“Obamacare continues to be a disaster, it continues to drive up the cost of premiums and make healthcare unaffordable to millions of Texans and millions of Americans,” Cruz told the Star-Telegram in an interview this week.
“We should be pursuing regulatory avenues, we should be pursuing legislative avenues, and I’m glad the state of Texas is pursuing judicial avenues” to get rid of it, he added.
That last option, a Texas-led lawsuit with other GOP-led states, is a particularly alarming to Cruz’s fellow Republicans.
If successful, it could effectively gut the law in its entirety. To get there, it takes aim at one of the law’s most popular provisions, requiring health insurers to cover people with pre-existing conditions.
A June survey from the non-partisan Kaiser Family Health found 60 percent of Americans claim to live in households with someone who has a pre-existing medical condition. Majorities of voters in both parties, as well as independent votes, said maintaining that piece of the health law was “very important” to them.
“Everybody I know in the Senate — everybody — is in favor of maintaining coverage for pre-existing conditions,” McConnell told reporters on Capitol Hill.
Regardless, Republicans in Washington are now intertwined with the case’s fate — thanks in large part to Cruz, who single-handedly orchestrated the basis for Texas’s argument last year.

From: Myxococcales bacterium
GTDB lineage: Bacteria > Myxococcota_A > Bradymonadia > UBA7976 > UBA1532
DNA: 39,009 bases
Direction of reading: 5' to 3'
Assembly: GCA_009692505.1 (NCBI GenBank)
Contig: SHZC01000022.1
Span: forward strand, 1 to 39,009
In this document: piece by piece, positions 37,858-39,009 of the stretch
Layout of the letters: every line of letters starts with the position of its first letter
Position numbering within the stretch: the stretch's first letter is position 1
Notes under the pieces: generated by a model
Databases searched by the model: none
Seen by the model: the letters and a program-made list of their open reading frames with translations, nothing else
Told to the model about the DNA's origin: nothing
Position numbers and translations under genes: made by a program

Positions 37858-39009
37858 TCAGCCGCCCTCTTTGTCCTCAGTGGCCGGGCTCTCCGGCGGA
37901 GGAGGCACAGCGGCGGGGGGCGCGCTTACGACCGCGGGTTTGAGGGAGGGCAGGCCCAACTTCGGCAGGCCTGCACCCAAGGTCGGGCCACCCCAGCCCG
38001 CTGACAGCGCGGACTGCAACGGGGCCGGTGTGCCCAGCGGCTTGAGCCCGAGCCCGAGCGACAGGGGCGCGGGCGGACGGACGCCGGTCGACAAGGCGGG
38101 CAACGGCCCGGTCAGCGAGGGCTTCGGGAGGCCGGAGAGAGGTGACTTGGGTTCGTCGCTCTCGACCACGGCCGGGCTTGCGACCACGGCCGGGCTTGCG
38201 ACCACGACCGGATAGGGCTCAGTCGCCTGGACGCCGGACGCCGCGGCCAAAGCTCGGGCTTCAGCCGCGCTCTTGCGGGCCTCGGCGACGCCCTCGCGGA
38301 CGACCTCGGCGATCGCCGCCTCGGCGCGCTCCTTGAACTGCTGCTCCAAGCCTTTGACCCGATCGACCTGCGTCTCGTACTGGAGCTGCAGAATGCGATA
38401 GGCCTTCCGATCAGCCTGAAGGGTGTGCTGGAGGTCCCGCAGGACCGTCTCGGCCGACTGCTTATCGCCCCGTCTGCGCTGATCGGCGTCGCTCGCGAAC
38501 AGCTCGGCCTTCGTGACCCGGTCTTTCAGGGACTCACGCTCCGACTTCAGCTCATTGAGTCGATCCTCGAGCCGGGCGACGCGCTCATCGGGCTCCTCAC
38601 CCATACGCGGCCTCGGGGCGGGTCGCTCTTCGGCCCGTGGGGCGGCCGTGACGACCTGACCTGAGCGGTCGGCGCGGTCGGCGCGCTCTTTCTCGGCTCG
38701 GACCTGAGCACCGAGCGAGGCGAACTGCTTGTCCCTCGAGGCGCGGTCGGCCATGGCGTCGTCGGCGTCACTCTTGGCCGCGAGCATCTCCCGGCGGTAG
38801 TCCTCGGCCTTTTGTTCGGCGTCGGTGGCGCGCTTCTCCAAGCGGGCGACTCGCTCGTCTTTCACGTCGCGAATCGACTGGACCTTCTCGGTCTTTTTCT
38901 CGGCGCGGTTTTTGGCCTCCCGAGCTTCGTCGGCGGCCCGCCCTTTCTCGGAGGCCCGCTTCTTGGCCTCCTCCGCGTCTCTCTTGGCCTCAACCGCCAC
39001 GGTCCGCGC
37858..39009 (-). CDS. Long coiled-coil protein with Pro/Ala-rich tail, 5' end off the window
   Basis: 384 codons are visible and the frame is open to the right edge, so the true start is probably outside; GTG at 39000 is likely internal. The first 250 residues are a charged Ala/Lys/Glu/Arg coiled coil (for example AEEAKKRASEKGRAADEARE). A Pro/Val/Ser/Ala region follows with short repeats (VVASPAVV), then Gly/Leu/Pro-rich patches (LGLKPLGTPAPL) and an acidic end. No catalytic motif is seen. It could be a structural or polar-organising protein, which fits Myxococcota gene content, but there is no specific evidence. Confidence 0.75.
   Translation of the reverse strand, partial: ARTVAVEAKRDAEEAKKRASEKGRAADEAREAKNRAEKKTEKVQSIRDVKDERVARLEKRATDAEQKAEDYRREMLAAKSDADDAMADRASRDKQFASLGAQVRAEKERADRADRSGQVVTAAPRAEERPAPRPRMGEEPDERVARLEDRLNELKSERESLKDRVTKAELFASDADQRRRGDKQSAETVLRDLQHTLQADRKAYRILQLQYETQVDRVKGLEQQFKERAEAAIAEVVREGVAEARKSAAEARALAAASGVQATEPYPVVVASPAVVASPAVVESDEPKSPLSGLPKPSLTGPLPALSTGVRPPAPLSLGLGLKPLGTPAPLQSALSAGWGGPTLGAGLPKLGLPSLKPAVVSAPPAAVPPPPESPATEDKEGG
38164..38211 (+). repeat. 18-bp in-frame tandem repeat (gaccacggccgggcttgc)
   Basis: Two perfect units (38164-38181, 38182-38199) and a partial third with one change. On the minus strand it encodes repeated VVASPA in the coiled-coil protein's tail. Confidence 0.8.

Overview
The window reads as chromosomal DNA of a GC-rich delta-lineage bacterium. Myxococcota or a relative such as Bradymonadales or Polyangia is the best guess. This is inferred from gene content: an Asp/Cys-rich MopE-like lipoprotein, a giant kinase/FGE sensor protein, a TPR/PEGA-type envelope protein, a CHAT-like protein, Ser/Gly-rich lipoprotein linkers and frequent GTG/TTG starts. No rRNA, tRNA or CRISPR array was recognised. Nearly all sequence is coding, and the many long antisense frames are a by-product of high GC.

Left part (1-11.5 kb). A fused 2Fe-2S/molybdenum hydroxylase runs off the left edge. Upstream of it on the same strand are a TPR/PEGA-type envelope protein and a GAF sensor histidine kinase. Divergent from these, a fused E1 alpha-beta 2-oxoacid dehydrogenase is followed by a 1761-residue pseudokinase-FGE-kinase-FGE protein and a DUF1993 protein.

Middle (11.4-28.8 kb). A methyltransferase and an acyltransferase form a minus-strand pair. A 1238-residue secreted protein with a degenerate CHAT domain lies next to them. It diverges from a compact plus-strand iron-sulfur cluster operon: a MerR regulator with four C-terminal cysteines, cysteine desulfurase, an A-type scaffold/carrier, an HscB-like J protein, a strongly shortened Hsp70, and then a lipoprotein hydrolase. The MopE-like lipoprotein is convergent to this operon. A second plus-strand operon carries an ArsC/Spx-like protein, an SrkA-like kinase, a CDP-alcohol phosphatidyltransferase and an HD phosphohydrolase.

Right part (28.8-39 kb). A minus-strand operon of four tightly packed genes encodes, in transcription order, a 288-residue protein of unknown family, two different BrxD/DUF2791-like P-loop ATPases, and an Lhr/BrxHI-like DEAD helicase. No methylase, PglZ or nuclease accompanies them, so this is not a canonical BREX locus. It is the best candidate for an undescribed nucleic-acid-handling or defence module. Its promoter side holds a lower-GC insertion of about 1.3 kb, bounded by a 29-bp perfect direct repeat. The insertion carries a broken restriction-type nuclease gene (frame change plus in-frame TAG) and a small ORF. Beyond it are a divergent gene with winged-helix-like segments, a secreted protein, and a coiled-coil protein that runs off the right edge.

After party leaders proclaimed health care dead on Capitol Hill, Cruz rallied his colleagues to gut Obamacare’s individual mandate though the GOP’s tax bill. It passed last year on a party-line basis.
“That’s something I led the fight to do, back in last fall nobody in Washington thought we had a prayer of getting that done,” Cruz told the audience in Waco. “We went from six or seven senators, to in December, all 52 Republicans standing together and repealing the individual mandate.”
Democrats are now eagerly seizing on that vote to tie Republicans nationwide to Texas’ lawsuit.
“The ban on insurance companies kicking people off the health insurance just because they’re sick, just because of their pre-existing condition, just because of their medical history, is working its way up to the Supreme Court,” Sen. Amy Klobuchar, D-Minn, told reporters on Capitol Hill. “People think that Americans don’t care about the court, well they do care about their right to health care.”